LISFRANC FIXATION REVISITED: IS JOINT SPARING BONE FIXATION POSSIBLE? AN ANATOMIC AND COMPUTATIONAL STUDY
INTRODUCTION: The Lisfranc fracture or dislocation is a painful and disabling injury of the midfoot. While operative treatment remains the standard of care for displaced injuries, controversy exists on the best operative strategy. Some studies are critical of open reduction and internal fixation with screw fixation and report articular joint damage from the screws as a possible reason for persistent morbidity after surgery. To our knowledge, this concept has never been studied as the dimensions of the articular surface have never been reported. The purpose of the current study was to describe the morphology of the joints involved in Lisfranc fixation and to determine if it is possible to perform nonarticular transosseous internal fixation. Our hypothesis was that nonarticular transosseous Lisfranc fixation is possible with commonly available orthopaedic implants.
METHODS: Twelve cadaver feet were dissected and the associated joints between the medial (C1) and middle (C2) cuneiform and first and second metatarsals were quantified by calibrated digital imaging using software (ImageJ, 1.48k). Additionally, utilizing CT scan data, a computational three-dimensional (3D) model of the foot was developed using 3D Slicer v4.8. The first and second metatarsals and cuneiform bones were isolated. The model was transferred to MeshLab, processed, and transformed into a solid part using FreeCAD, an opensource CAD platform. Based on cadaveric dissection, joint surfaces were quantified and mapped, and potential nonarticular screw paths between the bones were determined. These fixation constructs were 3D printed for further visual analysis.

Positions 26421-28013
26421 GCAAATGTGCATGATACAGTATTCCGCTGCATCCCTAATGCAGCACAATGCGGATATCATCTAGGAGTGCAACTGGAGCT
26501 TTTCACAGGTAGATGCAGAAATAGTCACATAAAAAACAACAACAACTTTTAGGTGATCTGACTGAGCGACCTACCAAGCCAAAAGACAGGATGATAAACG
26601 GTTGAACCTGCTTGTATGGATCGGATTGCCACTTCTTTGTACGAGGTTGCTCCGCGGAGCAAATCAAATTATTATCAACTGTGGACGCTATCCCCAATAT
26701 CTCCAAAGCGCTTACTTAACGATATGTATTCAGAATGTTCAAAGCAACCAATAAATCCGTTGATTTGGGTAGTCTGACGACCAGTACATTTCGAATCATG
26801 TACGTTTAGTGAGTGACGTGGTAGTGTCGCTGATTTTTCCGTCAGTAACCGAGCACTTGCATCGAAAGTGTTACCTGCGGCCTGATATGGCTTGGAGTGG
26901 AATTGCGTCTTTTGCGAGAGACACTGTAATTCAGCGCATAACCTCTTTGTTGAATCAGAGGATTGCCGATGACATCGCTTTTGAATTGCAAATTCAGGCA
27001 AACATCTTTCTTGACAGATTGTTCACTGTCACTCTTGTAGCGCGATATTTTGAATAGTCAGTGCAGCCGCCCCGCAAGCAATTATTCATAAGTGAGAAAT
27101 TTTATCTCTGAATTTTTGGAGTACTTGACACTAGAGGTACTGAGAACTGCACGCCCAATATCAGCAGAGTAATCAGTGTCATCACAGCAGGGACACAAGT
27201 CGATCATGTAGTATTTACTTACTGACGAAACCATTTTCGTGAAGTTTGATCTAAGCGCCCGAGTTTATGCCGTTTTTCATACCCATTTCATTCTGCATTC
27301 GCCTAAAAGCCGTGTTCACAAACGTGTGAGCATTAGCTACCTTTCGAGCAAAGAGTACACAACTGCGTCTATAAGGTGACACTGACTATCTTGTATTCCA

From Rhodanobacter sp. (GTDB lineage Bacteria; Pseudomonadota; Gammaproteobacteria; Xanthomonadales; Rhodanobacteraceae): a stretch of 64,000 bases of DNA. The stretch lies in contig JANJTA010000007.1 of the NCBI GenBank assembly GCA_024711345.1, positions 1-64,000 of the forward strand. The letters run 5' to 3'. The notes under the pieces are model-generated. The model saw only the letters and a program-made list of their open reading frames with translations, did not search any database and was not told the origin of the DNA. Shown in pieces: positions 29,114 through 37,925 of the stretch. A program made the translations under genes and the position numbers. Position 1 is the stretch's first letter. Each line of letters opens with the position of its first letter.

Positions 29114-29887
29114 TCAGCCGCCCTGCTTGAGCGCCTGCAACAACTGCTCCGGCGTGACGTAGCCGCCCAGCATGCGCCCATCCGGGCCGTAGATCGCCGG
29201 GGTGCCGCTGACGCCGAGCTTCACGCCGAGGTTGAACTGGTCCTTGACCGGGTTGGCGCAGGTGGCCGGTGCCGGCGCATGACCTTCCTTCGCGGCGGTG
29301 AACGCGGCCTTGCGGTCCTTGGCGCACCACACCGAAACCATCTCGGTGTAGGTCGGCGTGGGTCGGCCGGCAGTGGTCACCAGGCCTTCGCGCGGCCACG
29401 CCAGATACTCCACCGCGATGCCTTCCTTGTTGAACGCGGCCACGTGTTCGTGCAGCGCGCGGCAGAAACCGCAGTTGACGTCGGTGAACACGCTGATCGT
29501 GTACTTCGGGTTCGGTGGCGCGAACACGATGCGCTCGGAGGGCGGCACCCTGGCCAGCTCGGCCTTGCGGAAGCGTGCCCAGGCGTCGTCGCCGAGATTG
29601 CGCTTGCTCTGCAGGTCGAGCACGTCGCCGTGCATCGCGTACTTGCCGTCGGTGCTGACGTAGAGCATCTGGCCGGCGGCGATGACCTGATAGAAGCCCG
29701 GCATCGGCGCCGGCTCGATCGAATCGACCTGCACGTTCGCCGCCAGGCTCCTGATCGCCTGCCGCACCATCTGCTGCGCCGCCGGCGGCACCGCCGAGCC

RESULTS: For the intercuneiform (C1-C2) connection, a mean of only 27.2% of the lateral face of C1 and 43.0% of the medial face of C2 was articular cartilage. Three variations of articular joint morphology were observed on C1 and two variations on C2. From the 3D models it was determined that a joint sparing, transosseous screw trajectory is possible between the medial cuneiform and the second metatarsal and between the medial and intermediate cuneiform. These screw paths were large enough to accommodate for even the largest clinically useful screw diameter (>5mm). The screw trajectories are roughly perpendicular to the long axis of the foot and take a plantar-medial to dorsal-lateral orientation with one screw from the C1 to the second metatarsal and one screw from C1 to C2.
CONCLUSION: The clinical significance of the current study is that internal fixation with screws can be performed without causing articular joint damage. Additionally, the articular surface is quantified for the first time and may be smaller than some surgeons realize. This study demonstrates the orientation required to avoid articular damage and helps guide the surgeon on the placement of these screws. The described use of screws in the current study (as opposed to plates and screws) would save thousands of dollars per surgery and still have the added benefit of avoiding damage to the articular joint surface.